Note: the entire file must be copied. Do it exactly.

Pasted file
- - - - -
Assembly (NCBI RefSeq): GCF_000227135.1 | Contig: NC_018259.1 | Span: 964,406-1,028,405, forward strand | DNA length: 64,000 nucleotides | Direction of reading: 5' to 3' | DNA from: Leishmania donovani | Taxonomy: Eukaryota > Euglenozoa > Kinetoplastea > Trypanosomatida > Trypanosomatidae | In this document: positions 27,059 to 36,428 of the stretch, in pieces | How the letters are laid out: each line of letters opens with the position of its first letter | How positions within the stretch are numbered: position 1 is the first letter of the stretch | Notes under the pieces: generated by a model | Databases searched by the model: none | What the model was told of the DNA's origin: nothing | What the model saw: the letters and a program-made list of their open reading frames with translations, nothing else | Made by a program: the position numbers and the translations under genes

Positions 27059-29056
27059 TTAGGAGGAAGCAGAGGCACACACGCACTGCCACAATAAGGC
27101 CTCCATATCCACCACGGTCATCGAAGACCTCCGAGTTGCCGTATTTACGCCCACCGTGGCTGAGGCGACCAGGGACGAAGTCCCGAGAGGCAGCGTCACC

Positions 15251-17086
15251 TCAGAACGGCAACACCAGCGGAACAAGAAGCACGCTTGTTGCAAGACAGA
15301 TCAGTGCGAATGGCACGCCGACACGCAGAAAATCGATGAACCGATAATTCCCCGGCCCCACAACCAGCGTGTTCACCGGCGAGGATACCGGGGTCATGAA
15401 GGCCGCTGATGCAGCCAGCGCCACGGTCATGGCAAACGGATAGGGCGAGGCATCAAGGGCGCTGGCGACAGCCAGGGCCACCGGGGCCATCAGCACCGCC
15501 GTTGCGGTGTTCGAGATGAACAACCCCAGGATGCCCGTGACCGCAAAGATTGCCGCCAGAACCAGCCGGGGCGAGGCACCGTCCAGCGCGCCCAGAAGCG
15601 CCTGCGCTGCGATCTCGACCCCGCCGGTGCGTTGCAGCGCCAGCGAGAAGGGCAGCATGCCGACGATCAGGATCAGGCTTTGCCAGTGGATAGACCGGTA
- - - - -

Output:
Assembly (NCBI RefSeq): GCF_000227135.1 | Contig: NC_018259.1 | Span: 964,406-1,028,405, forward strand | DNA length: 64,000 nucleotides | Direction of reading: 5' to 3' | DNA from: Leishmania donovani | Taxonomy: Eukaryota > Euglenozoa > Kinetoplastea > Trypanosomatida > Trypanosomatidae | In this document: positions 27,059 to 36,428 of the stretch, in pieces | How the letters are laid out: each line of letters opens with the position of its first letter | How positions within the stretch are numbered: position 1 is the first letter of the stretch | Notes under the pieces: generated by a model | Databases searched by the model: none | What the model was told of the DNA's origin: nothing | What the model saw: the letters and a program-made list of their open reading frames with translations, nothing else | Made by a program: the position numbers and the translations under genes

Positions 27059-29056
27059 TTAGGAGGAAGCAGAGGCACACACGCACTGCCACAATAAGGC
27101 CTCCATATCCACCACGGTCATCGAAGACCTCCGAGTTGCCGTATTTACGCCCACCGTGGCTGAGGCGACCAGGGACGAAGTCCCGAGAGGCAGCGTCACC

Positions 15251-17086
15251 TCAGAACGGCAACACCAGCGGAACAAGAAGCACGCTTGTTGCAAGACAGA
15301 TCAGTGCGAATGGCACGCCGACACGCAGAAAATCGATGAACCGATAATTCCCCGGCCCCACAACCAGCGTGTTCACCGGCGAGGATACCGGGGTCATGAA
15401 GGCCGCTGATGCAGCCAGCGCCACGGTCATGGCAAACGGATAGGGCGAGGCATCAAGGGCGCTGGCGACAGCCAGGGCCACCGGGGCCATCAGCACCGCC
15501 GTTGCGGTGTTCGAGATGAACAACCCCAGGATGCCCGTGACCGCAAAGATTGCCGCCAGAACCAGCCGGGGCGAGGCACCGTCCAGCGCGCCCAGAAGCG
15601 CCTGCGCTGCGATCTCGACCCCGCCGGTGCGTTGCAGCGCCAGCGAGAAGGGCAGCATGCCGACGATCAGGATCAGGCTTTGCCAGTGGATAGACCGGTA